CWmike writes: As amazing as today's supercomputing systems are, they remain primitive and current designs soak up too much power, space and money. And as big as they are today, supercomputers aren't big enough — a key topic for some of the estimated 11,000 people now gathering in Portland, Ore. for the 22nd annual supercomputing conference, SC09, will be the next performance goal: an exascale system. Today, supercomputers are well short of an exascale. The world's fastest system at Oak Ridge National Laboratory, according to the just released Top500 list, is a Cray XT5 system, which has 224,256 processing cores from six-core Opteron chips made by Advanced Micro Devices Inc. (AMD). The Jaguar is capable of a peak performance of 2.3 petaflops. But Jaguar's record is just a blip, a fleeting benchmark. The U.S. Department of Energy has already begun holding workshops on building a system that's 1,000 times more powerful — an exascale system, said Buddy Bland, project director at the Oak Ridge Leadership Computing Facility that includes Jaguar. The exascale systems will be needed for high-resolution climate models, bio energy products and smart grid development as well as fusion energy design. The latter project is now under way in France: the International Thermonuclear Experimental Reactor, which the U.S. is co-developing. They're expected to arrive in 2018 — in line with Moore's Law — which helps to explain the roughly 10-year development period. But the problems involved in reaching exaflop scale go well beyond Moore's Law...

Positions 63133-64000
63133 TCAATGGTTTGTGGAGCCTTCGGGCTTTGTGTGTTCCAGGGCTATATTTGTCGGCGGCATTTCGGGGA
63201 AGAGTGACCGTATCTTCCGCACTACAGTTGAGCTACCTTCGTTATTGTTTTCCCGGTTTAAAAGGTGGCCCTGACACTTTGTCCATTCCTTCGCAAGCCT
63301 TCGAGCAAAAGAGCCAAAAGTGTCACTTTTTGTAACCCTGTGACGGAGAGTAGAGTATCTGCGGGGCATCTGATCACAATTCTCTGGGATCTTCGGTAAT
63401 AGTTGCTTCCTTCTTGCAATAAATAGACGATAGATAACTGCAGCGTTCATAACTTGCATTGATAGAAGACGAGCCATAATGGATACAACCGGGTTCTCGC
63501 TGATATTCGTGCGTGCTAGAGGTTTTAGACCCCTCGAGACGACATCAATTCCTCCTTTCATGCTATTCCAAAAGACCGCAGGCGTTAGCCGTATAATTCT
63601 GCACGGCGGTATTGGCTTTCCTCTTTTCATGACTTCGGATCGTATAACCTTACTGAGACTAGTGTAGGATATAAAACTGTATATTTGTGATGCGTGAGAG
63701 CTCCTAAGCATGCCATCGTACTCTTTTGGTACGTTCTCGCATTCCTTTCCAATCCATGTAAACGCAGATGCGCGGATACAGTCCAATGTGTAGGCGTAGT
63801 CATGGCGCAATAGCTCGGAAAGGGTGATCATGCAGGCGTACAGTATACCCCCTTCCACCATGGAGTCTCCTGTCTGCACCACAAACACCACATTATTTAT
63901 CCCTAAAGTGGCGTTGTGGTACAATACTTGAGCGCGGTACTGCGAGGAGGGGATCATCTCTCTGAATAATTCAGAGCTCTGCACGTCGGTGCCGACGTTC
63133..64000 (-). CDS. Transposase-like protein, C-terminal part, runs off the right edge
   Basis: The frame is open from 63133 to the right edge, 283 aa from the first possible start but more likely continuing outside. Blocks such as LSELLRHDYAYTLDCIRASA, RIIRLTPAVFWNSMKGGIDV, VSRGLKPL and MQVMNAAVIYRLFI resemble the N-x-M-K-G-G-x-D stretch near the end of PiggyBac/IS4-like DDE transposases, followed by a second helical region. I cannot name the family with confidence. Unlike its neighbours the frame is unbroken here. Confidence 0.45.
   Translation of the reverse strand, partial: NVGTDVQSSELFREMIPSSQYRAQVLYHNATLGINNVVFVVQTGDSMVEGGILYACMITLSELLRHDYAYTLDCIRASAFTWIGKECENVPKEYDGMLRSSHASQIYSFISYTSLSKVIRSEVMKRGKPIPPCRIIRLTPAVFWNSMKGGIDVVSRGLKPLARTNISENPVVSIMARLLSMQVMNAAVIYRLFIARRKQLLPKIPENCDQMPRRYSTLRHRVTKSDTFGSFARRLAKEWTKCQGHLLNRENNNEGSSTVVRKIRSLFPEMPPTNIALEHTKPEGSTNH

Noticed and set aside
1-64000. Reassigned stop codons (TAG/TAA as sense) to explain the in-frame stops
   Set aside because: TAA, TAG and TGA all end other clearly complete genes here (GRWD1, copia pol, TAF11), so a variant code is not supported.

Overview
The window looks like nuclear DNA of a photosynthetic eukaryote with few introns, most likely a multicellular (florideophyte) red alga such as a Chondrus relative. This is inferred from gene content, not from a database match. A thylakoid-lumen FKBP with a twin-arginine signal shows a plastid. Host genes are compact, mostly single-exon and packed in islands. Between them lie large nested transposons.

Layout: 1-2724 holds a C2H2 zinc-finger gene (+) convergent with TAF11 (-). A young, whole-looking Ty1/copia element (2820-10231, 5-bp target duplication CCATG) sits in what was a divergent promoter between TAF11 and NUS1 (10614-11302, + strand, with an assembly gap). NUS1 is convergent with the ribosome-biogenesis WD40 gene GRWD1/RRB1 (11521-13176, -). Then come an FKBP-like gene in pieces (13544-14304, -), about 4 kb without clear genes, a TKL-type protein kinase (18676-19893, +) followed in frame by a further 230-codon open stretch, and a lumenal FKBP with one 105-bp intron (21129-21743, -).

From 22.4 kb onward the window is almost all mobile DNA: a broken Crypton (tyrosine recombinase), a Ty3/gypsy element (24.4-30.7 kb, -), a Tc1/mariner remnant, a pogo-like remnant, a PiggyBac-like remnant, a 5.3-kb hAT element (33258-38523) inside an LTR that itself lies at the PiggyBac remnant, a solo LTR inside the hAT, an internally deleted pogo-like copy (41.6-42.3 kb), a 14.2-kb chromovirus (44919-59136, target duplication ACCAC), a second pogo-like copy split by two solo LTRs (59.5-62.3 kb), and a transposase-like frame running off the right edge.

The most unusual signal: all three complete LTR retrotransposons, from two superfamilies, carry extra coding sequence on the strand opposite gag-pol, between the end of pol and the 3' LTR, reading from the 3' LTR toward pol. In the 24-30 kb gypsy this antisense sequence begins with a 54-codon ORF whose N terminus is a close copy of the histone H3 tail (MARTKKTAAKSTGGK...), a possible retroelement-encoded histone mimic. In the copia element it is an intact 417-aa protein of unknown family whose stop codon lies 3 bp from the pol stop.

"I just want to be a good engineer."
-- Steve Wozniak, co-founder of Apple Computer, concluding his keynote speech
at the 1988 AppleFest